The Flying Camel with an Aramco stewardess - 1952

It’s amazing how far the attitude towards smoking has changed in 50 years. In the 1950s I remember going with my mother to the doctor and after my exam, the two of them would be smoking like fiends as they discussed my current affliction awhile.

On those spectacular New York to Dhahran flights on the Flying Camel or Flying Oryx, once the plane was in the air, a great cocktail party would begin, especially on the departing flights. The cabin would be filled with people in the aisles, sitting on the arm-rests chattering away with each other, drinking and smoking like it was a wild Christmas party in Dhahran. Smoking on the plane was always a little close but so acceptable that it was barely noticed. Except for my highly allergenic friend Dave who just resigned himself to being covered with hives by the time he got to Shannon airport in Ireland.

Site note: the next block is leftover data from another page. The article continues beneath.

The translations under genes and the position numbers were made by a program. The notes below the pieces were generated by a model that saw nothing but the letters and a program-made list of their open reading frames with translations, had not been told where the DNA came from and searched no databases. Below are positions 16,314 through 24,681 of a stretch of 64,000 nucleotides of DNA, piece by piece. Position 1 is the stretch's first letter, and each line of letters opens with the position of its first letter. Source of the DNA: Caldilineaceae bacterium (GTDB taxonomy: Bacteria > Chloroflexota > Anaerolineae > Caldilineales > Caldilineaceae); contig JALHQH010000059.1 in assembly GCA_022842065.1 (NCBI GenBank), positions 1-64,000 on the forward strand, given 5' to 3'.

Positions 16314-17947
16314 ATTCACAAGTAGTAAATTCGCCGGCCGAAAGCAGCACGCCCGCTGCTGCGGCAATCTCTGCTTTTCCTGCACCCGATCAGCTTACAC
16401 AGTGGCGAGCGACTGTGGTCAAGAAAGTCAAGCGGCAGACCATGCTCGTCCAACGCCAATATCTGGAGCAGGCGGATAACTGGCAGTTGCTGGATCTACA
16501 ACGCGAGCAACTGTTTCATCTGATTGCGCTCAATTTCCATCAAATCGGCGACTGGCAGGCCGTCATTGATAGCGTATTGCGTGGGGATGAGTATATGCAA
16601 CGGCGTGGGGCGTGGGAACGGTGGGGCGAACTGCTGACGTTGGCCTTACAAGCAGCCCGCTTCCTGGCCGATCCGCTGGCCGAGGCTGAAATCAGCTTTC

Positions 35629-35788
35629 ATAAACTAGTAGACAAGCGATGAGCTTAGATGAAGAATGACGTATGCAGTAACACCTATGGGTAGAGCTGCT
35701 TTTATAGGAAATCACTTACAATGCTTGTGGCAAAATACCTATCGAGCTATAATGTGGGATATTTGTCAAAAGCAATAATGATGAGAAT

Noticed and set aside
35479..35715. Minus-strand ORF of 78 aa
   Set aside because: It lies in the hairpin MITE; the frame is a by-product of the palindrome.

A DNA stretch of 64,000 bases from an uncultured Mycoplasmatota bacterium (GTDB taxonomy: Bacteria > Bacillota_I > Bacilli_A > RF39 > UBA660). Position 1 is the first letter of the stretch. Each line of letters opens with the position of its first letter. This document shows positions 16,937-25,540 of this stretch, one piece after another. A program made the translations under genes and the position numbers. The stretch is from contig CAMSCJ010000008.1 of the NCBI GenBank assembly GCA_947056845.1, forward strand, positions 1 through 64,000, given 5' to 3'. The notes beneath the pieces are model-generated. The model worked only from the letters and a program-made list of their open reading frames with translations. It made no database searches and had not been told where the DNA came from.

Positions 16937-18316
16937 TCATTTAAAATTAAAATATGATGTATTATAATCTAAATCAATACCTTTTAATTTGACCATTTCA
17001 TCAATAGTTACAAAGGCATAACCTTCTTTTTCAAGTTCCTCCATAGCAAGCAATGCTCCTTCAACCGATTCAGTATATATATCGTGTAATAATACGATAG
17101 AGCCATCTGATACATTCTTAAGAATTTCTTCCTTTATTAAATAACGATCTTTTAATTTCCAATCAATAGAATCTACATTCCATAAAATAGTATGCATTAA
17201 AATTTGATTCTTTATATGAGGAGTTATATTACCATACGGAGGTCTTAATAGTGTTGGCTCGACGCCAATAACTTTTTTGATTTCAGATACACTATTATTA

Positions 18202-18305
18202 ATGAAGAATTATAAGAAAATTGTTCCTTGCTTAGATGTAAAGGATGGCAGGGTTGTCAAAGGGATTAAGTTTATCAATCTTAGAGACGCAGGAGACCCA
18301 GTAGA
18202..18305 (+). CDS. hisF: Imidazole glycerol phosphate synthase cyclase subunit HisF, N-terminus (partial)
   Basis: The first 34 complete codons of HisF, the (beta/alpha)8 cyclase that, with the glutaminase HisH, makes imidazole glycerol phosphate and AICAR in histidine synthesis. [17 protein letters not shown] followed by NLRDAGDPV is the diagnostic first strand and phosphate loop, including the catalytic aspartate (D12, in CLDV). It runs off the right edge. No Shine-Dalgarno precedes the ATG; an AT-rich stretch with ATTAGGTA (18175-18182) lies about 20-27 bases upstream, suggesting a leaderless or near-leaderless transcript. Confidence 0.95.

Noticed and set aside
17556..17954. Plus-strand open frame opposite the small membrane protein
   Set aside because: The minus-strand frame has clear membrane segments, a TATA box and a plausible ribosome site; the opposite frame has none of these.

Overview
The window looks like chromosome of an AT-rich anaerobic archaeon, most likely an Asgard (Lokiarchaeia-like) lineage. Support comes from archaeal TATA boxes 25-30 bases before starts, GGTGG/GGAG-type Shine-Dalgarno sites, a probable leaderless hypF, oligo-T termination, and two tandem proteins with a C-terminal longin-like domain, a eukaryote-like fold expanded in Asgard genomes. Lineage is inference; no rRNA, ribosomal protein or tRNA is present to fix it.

Lockheed Constellation

With the advent of the 707 the Aramco airline shut down and we all flew commercial. So it was about 1963 and Smith and I were flying on BOAC out of Athens back to high school in the States when we witnessed an all-time first in air travel.

Once the plane was airborne the stewardess came on and announced that BOAC had just started a no smoking policy. If you objected to smoking you should switch seats now. Then she said, “For the duration of the flight smoking will only be allowed on the left side of the plane.” Smith and I laughed so hard that people started looking at us. “On the left side of the… (fill in your lame joke) became our tagline for the flight.

I guess even a child has to crawl before it walks. We were there for baby’s first steps.

ARABIAN SON: 21 Stories by Tim Barger
ARABIAN SON: 21 Stories by Tim Barger
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